Jacopo Pazzi succeeded in reaching the militia of the Pope and the other allies lined up outside the city, informing them that the plot had failed and attack was impossible. Just a few days later, however, having taken refuge in Castagno in Mugello, he and his nephew Renato were taken captive by the inhabitants of the town; they were brought to Florence and hanged, after which their bodies were cast into the Arno. Guglielmo, Francesco’s brother and husband of Bianca de’ Medici was spared his life, but was sentenced to perpetual exile. All the members of the Pazzi family were either killed or exiled and their goods confiscated. In addition they were also condemned to a sort of damnatio memoriae: the coats of arms of the family were demolished and erased from the florins of their bank, while their names were banished from all official documents in the city.
Bernardo Bandini Baroncelli initially managed to escape as far as Constantinople, but he was recognised and handed over to the Florentine authorities who condemned him to be hanged. There is a sketch on a sheet by Leonardo da Vinci which shows him dangling from a noose from one of the windows of the Palazzo del Bargello (then the Palazzo del Capitano di Giustizia).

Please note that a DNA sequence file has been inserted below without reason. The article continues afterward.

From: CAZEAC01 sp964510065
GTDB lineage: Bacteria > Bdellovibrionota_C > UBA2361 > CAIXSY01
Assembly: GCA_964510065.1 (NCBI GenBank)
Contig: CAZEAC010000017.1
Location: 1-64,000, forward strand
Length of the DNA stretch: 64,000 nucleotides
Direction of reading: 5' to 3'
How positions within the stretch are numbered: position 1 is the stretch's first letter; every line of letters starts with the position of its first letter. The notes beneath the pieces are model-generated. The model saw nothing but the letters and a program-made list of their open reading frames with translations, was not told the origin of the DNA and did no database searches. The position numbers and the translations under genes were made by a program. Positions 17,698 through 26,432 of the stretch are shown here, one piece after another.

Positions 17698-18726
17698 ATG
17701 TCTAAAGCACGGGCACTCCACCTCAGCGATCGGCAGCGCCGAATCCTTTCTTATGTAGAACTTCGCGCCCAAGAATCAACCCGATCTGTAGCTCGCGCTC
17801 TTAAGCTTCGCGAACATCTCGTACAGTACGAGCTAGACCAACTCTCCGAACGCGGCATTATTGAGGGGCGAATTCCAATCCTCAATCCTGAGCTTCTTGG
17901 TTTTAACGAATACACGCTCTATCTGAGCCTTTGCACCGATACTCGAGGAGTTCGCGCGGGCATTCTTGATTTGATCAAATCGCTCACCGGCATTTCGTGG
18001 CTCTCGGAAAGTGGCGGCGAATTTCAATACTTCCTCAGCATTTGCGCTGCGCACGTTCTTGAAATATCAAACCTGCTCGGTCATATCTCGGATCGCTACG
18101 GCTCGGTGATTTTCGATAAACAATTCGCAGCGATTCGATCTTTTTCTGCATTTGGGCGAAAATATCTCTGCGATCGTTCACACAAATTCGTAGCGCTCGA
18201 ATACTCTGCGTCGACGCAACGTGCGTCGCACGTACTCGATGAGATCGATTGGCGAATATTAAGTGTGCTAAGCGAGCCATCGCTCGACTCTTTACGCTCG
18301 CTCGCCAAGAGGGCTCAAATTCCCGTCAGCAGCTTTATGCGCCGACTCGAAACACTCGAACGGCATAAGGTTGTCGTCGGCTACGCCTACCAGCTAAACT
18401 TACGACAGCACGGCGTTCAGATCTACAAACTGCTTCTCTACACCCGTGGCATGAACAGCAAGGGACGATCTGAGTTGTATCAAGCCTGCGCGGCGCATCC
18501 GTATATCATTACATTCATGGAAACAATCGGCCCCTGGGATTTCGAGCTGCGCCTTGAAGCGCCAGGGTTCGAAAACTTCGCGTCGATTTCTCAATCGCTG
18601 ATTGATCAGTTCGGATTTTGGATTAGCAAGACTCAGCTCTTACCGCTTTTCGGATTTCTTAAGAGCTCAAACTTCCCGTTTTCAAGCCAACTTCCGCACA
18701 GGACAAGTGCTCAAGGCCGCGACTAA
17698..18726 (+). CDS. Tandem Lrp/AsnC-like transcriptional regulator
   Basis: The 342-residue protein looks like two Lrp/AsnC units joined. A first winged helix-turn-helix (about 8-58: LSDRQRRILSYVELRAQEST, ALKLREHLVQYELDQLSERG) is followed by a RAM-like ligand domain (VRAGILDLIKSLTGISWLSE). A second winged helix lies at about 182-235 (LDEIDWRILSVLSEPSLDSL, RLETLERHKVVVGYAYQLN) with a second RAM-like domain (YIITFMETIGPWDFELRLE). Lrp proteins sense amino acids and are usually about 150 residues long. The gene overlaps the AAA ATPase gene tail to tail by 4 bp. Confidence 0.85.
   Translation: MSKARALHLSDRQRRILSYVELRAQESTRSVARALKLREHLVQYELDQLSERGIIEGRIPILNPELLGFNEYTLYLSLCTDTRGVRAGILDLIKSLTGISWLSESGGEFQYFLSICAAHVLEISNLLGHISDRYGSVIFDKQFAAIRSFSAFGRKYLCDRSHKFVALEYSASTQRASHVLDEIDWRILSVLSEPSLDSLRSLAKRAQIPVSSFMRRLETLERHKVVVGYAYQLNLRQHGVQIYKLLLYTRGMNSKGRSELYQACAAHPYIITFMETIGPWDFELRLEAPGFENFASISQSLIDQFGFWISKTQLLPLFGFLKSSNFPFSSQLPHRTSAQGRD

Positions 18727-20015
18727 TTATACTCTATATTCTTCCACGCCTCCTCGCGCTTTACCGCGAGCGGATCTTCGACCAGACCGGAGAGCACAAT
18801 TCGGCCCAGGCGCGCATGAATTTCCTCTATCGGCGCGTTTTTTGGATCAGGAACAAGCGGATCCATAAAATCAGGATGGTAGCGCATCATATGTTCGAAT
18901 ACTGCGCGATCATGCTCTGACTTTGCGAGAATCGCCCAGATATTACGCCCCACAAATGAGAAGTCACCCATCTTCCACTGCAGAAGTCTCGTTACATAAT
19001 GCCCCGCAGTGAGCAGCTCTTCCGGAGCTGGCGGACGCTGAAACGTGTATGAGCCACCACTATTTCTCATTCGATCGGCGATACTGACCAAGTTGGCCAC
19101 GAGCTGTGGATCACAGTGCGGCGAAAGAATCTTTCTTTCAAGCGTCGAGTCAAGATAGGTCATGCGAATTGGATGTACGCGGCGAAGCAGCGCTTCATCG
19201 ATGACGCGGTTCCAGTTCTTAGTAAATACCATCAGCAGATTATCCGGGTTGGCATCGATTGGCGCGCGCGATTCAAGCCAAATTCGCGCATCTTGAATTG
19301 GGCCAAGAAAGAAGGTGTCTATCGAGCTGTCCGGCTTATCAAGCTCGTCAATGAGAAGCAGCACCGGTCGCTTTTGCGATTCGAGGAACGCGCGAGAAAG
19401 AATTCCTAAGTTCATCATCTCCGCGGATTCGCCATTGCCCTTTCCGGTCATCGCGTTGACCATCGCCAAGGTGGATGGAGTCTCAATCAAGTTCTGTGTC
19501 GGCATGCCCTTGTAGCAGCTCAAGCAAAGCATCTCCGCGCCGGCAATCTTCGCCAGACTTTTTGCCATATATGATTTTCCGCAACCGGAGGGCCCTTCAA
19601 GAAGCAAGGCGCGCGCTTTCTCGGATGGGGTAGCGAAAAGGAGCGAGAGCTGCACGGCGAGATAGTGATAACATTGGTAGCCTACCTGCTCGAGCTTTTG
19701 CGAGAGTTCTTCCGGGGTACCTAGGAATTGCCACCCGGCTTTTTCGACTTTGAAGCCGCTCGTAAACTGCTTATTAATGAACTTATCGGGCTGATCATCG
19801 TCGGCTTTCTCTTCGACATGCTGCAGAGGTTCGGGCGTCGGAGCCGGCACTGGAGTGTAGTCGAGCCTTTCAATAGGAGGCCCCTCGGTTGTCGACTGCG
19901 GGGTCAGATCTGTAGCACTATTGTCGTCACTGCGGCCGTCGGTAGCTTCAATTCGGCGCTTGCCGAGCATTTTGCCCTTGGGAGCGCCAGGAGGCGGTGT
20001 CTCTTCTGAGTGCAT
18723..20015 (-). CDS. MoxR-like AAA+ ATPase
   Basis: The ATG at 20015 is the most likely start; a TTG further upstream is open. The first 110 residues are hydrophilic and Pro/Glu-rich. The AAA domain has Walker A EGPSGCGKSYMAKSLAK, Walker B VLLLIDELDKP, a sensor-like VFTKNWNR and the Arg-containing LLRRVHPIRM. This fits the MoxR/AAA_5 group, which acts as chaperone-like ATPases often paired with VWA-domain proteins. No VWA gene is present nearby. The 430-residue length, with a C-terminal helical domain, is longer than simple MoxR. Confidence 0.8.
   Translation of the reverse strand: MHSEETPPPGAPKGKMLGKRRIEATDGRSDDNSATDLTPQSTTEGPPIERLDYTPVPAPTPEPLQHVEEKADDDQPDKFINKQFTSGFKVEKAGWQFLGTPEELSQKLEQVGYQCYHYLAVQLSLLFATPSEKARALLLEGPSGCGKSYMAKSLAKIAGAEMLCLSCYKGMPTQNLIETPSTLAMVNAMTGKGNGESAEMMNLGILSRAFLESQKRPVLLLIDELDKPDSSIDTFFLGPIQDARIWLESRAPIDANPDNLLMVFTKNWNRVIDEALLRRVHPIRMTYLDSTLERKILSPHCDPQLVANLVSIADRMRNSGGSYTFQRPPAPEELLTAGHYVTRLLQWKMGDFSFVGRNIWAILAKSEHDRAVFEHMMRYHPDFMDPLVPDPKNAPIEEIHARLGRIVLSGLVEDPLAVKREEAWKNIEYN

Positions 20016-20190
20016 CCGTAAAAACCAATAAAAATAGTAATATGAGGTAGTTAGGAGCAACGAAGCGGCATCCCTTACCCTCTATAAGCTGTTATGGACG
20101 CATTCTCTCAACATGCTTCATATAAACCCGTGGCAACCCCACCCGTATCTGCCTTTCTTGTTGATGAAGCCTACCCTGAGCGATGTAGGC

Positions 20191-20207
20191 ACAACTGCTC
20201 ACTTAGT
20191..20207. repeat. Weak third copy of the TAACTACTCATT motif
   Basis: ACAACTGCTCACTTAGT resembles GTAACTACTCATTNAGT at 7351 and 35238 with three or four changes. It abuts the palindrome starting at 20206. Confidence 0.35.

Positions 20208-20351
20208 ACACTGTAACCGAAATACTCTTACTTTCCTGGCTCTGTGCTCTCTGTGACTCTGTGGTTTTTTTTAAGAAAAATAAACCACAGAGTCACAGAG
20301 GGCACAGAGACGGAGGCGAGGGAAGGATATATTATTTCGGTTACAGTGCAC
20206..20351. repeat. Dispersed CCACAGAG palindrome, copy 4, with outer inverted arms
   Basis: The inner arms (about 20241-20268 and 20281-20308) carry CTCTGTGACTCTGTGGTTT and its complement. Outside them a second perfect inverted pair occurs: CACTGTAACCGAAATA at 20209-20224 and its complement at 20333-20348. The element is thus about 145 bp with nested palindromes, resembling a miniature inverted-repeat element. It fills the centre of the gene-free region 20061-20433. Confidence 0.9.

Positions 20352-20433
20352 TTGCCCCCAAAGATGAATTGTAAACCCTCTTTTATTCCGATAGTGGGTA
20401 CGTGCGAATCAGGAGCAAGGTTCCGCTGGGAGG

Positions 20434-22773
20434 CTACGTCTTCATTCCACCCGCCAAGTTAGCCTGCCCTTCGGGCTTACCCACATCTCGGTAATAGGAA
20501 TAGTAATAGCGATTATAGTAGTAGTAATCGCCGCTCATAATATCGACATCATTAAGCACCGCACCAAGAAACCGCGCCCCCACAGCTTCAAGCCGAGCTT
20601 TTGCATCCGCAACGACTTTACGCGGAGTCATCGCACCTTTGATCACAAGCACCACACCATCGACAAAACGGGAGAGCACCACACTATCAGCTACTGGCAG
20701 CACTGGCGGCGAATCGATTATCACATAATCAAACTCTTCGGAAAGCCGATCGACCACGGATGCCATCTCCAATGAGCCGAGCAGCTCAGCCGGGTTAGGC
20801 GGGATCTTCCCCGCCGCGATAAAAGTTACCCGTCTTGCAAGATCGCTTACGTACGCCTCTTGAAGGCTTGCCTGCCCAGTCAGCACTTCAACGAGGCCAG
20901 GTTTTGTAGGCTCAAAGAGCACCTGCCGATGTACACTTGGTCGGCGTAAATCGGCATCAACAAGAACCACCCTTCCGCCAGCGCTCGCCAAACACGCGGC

The same fate was suffered by the other assassins. Giovan Battista Montesecco, despite having withdrawn from the conspiracy at the last minute, was tortured and forced to confess the details of the attempt and the names of the conspirators; among other things he indicated the Pope as the prime mover behind the plot. The two religious, Stefano da Bagnone and Antonio Maffei di Volterra, were abandoned to lynching by the infuriated mob and were then led to the gallows in Piazza della Signoria.
As the blood bath continued to expand, Cardinal Raffele Riario - most probably ignorant of the criminal plan despite having celebrated the mass in the Duomo - was taken into the protection of the Florentine prelates and hidden in a secret place for approximately a month before he was able to return unharmed to Rome.

Lorenzo and his family and the entire population of the city mourned the death of Giuliano de’ Medici. The solemn funeral was celebrated in San Lorenzo. Poets and intellectuals sang the praises of the virtues and beauty of the young Medici, wrested from life by a cruel murder. At the desire of the Magnifico, Bertoldo di Giovanni struck a two-sided medal to commemorate the conspiracy: on the side recording the death of Giuliano was the legend “luctus publicus”, while the other side portrayed Lorenzo surviving the attack and was inscribed with the words “salus publica”.